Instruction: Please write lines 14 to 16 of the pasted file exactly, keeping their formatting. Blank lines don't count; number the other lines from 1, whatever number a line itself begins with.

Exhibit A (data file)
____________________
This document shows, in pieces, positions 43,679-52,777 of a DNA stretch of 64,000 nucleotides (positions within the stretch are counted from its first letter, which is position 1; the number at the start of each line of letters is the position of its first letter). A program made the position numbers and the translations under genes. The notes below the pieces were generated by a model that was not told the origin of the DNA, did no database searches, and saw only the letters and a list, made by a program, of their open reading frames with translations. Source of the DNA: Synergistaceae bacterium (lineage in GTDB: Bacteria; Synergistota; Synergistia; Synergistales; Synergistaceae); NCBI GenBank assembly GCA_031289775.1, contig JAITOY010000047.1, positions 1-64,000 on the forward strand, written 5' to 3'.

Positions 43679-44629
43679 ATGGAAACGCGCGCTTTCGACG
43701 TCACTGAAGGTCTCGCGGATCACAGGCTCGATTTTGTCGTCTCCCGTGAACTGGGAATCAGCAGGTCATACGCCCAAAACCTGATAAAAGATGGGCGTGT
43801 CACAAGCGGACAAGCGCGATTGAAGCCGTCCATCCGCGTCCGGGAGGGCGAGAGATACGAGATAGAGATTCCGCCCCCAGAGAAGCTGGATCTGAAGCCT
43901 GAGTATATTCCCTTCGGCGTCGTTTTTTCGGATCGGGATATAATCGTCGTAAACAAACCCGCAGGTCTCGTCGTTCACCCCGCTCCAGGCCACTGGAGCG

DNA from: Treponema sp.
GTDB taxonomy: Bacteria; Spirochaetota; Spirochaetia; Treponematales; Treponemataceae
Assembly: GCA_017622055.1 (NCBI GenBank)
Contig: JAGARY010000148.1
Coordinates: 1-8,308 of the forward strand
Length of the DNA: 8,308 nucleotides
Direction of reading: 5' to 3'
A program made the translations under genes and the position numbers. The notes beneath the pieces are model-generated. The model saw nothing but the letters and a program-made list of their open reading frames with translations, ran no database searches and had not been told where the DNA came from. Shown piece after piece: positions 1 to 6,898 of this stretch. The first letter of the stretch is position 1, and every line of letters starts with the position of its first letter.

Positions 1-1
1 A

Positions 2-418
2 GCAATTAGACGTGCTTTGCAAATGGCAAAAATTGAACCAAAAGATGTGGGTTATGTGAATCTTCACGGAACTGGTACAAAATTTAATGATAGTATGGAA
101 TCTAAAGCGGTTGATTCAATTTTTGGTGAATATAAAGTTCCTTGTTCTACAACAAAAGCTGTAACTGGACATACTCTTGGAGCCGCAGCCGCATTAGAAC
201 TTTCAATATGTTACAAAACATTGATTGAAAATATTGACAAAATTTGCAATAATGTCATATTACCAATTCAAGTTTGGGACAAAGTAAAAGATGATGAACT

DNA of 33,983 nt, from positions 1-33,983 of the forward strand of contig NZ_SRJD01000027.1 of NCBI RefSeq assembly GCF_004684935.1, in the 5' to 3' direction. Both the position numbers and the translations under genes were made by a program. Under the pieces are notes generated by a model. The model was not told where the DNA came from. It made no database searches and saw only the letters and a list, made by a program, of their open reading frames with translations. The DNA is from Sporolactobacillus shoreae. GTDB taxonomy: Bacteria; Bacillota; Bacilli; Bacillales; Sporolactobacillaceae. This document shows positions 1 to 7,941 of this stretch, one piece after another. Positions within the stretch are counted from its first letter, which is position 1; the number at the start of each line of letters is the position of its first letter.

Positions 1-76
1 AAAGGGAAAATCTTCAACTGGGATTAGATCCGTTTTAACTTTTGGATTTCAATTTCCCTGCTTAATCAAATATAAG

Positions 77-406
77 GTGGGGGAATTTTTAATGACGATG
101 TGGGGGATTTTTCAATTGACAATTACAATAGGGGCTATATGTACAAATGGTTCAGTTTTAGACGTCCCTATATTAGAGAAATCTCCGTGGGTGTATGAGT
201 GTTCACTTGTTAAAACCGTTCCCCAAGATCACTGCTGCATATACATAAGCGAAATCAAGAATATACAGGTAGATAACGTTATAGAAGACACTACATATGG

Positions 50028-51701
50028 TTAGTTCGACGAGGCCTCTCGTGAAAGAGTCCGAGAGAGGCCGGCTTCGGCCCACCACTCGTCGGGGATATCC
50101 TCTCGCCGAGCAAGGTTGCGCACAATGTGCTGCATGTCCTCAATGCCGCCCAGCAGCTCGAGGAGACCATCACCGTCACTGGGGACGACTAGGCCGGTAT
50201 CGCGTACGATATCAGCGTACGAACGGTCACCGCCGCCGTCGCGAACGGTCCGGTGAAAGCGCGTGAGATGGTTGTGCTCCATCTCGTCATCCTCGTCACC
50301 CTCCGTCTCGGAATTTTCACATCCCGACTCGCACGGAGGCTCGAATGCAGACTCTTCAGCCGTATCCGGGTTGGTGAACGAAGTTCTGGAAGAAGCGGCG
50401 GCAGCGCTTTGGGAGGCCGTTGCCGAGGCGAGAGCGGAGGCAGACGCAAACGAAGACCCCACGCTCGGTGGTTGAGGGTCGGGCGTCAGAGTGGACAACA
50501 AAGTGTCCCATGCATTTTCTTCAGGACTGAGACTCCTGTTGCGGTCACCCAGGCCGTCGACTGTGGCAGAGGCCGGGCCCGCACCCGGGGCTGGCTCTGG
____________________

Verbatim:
A program made the translations under genes and the position numbers. The notes beneath the pieces are model-generated. The model saw nothing but the letters and a program-made list of their open reading frames with translations, ran no database searches and had not been told where the DNA came from. Shown piece after piece: positions 1 to 6,898 of this stretch. The first letter of the stretch is position 1, and every line of letters starts with the position of its first letter.

Positions 1-1
1 A